Homework is often challenging for students as they struggle to focus on the task at hand and tend to rush through their work. Although it’s common to struggle with homework throughout the year, some children struggle more than others. If your child is having a hard time with their homework, try to understand their challenges and develop strategies together to succeed. Here are some common challenges and strategies for children who struggle with homework.
Time Management and Organization.
- It’s very common for a child to run into problems with organizing their time to complete their homework and projects.
- It takes time for a child to develop proper time management skills, but there are many ways you can help out.
- When it comes to schoolwork, it’s essential to set a specific time and place strictly for studying.
- Once you’ve established a work environment for your child, take a moment to help them organize their homework.
- Make a checklist with your child to show them how to plan accordingly and finish their homework on time. Crossing off a task on a checklist is very rewarding and a great way to track their progress.
- Set a timer for each subject, with small breaks in between. Children often get antsy after sitting for long periods.
- For instance, set a timer for 20 minutes to work on math, then a 5-10 minute timer to stretch their legs and walk around. After a short break, return for another 20 minutes of language or science.
- It’s very common for children to leave projects to the night before it’s due. Show your child they can break the project into small tasks over the week to finish on time while ensuring the work is done properly.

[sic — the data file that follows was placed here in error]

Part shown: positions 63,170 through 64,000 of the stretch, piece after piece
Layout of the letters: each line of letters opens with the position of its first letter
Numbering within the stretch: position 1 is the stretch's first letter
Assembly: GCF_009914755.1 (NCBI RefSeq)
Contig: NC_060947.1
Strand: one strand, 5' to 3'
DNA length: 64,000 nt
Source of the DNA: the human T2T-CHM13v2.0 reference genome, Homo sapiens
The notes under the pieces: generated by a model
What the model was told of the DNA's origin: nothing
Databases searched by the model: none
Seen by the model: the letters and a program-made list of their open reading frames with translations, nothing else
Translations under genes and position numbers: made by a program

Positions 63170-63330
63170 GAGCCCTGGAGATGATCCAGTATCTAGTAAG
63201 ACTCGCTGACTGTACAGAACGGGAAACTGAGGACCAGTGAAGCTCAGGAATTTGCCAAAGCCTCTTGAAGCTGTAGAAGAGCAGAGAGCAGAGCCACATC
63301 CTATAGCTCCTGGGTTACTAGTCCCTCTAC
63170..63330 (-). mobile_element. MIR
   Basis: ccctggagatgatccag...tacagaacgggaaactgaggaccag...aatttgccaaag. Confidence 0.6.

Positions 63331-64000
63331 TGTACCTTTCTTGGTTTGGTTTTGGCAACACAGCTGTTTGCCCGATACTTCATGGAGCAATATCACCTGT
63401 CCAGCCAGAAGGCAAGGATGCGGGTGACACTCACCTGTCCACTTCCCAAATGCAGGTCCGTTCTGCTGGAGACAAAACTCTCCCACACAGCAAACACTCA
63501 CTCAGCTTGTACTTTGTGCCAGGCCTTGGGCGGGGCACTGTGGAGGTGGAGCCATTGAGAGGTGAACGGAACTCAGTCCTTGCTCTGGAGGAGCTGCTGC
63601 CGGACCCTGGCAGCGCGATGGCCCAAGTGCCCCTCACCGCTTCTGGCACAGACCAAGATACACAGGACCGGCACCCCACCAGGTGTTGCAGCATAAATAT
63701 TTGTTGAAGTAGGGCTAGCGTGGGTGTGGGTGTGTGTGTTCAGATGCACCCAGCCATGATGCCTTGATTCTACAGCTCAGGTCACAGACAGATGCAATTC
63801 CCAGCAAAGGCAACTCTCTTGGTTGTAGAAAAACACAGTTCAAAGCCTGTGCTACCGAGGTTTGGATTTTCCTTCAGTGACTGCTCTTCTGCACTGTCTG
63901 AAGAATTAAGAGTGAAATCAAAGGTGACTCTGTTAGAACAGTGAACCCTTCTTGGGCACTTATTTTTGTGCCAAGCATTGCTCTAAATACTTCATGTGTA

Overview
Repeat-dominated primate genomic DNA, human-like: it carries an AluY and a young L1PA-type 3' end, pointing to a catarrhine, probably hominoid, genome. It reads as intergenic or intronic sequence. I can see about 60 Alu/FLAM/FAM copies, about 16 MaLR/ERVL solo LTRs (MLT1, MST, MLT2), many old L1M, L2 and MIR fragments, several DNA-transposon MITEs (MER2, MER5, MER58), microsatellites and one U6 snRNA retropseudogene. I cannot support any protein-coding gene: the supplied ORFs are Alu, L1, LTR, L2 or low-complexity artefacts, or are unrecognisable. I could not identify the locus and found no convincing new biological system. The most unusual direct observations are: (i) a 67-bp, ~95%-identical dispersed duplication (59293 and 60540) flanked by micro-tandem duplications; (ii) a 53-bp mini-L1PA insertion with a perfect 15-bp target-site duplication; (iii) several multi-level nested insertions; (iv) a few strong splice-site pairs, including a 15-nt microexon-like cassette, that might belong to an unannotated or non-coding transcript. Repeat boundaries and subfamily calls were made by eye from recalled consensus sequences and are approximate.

- Another common challenge children face is rushing through their homework to get it out of the way.
- After a long day of school, your child may likely be tired and uninterested in doing more school work.
- The best way to approach this situation is by making the work a little more fun and exciting. For instance, if your child has math homework, try using household items like cotton balls to complete simple addition or subtraction problems.
- It’s important for children to understand that rushing through their homework often leads to silly and avoidable mistakes. If your child has already rushed through their work, review it with them to go over possible errors.
Challenges with memory.
- After hours of homework or studying, many children struggle to retain the information they have just learned.
- This issue can arise due to inattention while studying or challenges with their working memory.
- Working memory is a function of the brain that allows us to hold on to information while working with it. Our brain is then able to connect new information to old information in our long-term memory storage.
- Therefore, the best way to remember a new fact is to connect it to something you already know.
- If your child struggles with inattention, they are likely unable to tune out unimportant things happening in their surrounding environment.